Suppose ordinary PCA is applied to a dataset where each input variable represents a different asset, it may generate principal components that are weighted combination of all the assets. In contrast, sparse PCA would produce principal components that are weighted combination of only a few input assets, so one can easily interpret its meaning. Furthermore, if one uses a trading strategy based on these principal components, fewer assets imply less transaction costs.

### Biology

Consider a dataset where each input variable corresponds to a specific gene. Sparse PCA can produce a principal component that involves only a few genes, so researchers can focus on these specific genes for further analysis.

## Sparse PCA in High Dimension

Contemporary datasets often have the number of input variables (p) comparable with or even much larger than the number of samples (n). It has been shown that if p/n does not converge to zero, the classical PCA is not consistent. In other words, if we let k=p in Eq. 1, then the optimal value does not converge to the largest eigenvalue of data population when the sample size n→∞, and the optimal solution does not converge to the direction of maximum variance. But sparse PCA can retain consistency even if ${\displaystyle \scriptstyle p\gg n.}$[8]

### An Example of Hypothesis Testing in High Dimension using Sparse PCA

More specifically, the k-sparse largest eigenvalue (the optimal value of Eq. 1) can be used to discriminate an isometric model, where every direction has the same variance, from a spiked covariance model in high-dimensional setting.[9] Consider a hypothesis test where the null hypothesis specifies that data ${\displaystyle X}$ are generated from multivariate normal distributuion with mean 0 and covariance equal to an identity matrix, and the alternative hypothesis specifies that data ${\displaystyle X}$ is generated from a spiked model with signal strength ${\displaystyle \theta }$:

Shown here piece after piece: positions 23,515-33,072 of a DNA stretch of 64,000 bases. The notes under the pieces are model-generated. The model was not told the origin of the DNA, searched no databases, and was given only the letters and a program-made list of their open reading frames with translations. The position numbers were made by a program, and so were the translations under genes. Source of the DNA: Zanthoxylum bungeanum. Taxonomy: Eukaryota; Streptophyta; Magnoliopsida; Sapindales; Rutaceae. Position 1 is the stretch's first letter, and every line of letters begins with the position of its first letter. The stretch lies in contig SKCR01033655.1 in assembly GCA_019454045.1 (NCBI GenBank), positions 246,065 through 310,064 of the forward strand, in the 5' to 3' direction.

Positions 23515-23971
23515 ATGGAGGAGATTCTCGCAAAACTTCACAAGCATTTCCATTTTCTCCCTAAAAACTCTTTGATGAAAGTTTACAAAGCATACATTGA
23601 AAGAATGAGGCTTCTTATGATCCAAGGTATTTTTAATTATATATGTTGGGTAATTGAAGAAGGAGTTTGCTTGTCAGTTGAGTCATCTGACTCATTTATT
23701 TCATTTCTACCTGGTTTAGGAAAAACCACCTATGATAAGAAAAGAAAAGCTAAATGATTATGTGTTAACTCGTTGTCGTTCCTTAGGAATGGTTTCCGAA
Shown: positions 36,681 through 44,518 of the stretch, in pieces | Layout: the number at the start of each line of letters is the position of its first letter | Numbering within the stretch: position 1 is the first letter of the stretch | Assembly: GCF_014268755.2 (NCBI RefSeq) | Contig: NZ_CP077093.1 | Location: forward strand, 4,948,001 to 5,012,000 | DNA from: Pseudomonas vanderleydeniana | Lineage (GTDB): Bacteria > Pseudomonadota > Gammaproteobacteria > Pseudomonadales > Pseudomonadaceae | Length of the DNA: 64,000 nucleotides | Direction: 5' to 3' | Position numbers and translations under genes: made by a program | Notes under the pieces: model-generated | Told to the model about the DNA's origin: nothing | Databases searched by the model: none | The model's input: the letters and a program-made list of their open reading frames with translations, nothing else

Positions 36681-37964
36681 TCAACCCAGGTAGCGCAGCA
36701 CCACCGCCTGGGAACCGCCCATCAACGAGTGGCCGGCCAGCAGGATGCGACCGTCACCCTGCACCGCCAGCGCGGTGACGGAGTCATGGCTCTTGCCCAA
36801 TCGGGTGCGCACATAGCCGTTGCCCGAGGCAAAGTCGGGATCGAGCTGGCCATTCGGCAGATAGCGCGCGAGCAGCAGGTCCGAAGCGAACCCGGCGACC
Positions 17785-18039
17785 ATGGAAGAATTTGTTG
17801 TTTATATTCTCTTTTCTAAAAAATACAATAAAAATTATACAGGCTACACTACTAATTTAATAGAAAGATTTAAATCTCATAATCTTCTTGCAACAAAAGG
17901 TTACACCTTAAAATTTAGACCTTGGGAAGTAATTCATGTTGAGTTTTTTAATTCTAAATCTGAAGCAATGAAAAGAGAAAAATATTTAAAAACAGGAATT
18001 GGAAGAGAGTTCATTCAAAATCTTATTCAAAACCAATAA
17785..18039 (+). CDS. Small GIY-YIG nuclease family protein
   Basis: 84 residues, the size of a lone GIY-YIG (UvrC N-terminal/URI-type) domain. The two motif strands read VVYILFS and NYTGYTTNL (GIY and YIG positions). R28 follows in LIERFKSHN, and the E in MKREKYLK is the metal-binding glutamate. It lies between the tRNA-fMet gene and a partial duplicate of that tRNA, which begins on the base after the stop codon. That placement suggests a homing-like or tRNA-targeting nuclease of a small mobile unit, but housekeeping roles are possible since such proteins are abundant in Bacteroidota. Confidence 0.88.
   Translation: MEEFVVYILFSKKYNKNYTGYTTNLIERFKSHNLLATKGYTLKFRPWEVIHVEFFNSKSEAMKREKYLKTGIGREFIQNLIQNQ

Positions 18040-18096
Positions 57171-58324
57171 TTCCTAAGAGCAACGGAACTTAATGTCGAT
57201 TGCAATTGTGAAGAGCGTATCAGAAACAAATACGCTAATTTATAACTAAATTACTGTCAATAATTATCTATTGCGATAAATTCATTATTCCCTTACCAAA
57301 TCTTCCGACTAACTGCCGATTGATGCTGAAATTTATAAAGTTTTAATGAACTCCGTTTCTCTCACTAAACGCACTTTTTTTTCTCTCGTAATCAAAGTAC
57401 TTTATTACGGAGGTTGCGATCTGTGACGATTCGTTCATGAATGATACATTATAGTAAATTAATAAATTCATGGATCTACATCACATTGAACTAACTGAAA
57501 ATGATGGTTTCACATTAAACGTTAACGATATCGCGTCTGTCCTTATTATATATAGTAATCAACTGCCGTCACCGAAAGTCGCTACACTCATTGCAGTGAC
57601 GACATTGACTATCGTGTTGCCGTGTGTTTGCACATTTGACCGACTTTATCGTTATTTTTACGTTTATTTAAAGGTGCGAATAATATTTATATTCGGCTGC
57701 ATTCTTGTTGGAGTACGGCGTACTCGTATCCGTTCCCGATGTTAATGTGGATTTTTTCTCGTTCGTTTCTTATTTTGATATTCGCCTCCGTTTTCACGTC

${\displaystyle H_{0}:X\sim N(0,I_{p}),\quad H_{1}:X\sim N(0,I_{p}+\theta vv^{T}),}$

where ${\displaystyle v\in \mathbb {R} ^{p}}$ has only k non-zero coordinates. The largest k-sparse eigenvalue can discriminate the two hypothesis if and only if ${\displaystyle \theta >\Theta ({\sqrt {k\log(p)/n}})}$.

Since computing k-sparse eigenvalue is NP-hard, one can approximate it by the optimal value of semidefinite programming relaxation (Eq. 3). If that case, we can discriminate the two hypotheses if ${\displaystyle \theta >\Theta ({\sqrt {k^{2}\log(p)/n}})}$. The additional ${\displaystyle {\sqrt {k}}}$ term cannot be improved by any other polynomical time algorithm if the planted clique conjecture holds.

## Software/source code

• elasticnet – R package for Sparse Estimation and Sparse PCA using Elastic-Nets [10]
• Scikit-learn – Python library for machine learning which contains Sparse PCA and other techniques in the decomposition module.[11]

## References

1. ^ Andreas M. Tillmann; Marc E. Pfetsch (2013). "The Computational Complexity of the Restricted Isometry Property, the Nullspace Property, and Related Concepts in Compressed Sensing". IEEE Transactions on Information Theory. 60 (2): 1248–1259. arXiv:. doi:10.1109/TIT.2013.2290112.
2. ^ H. Zou; T. Hastie; R. Tibshirani (2006). "Sparse principal component analysis" (PDF). Journal of Computational and Graphical Statistics. 15 (2): 262–286. doi:10.1198/106186006x113430.
3. ^ a b Alexandre d’Aspremont; Laurent El Ghaoui; Michael I. Jordan; Gert R. G. Lanckriet (2007). "A Direct Formulation for Sparse PCA Using Semidefinite Programming" (PDF). SIAM Review. 49 (3): 434–448. arXiv:. doi:10.1137/050645506.
4. ^ Michel Journee; Yurii Nesterov; Peter Richtarik; Rodolphe Sepulchre (2010). "Generalized Power Method for Sparse Principal Component Analysis" (PDF). Journal of Machine Learning Research. 11: 517–553. arXiv:. Bibcode:2008arXiv0811.4724J. CORE Discussion Paper 2008/70.
5. ^ Peter Richtarik; Martin Takac; S. Damla Ahipasaoglu (2012). "Alternating Maximization: Unifying Framework for 8 Sparse PCA Formulations and Efficient Parallel Codes". arXiv: [stat.ML].
6. ^ Baback Moghaddam; Yair Weiss; Shai Avidan (2005). "Spectral Bounds for Sparse PCA: Exact and Greedy Algorithms". Advances in Neural Information Processing Systems (PDF). 18. MIT Press.
7. ^ Yue Guan; Jennifer Dy (2009). "Sparse Probabilistic Principal Component Analysis" (PDF). Journal of Machine Learning Research Workshop and Conference Proceedings. 5: 185.
8. ^ Iain M Johnstone; Arthur Yu Lu (2009). "On Consistency and Sparsity for Principal Components Analysis in High Dimensions". Journal of the American Statistical Association. 104 (486): 682–693. doi:10.1198/jasa.2009.0121. PMC .
9. ^ Quentin Berthet; Philippe Rigollet (2013). "Optimal Detection of Sparse Principal Components in High Dimension". Annals of Statistics. 41 (1): 1780–1815. doi:10.1214/13-aos1127.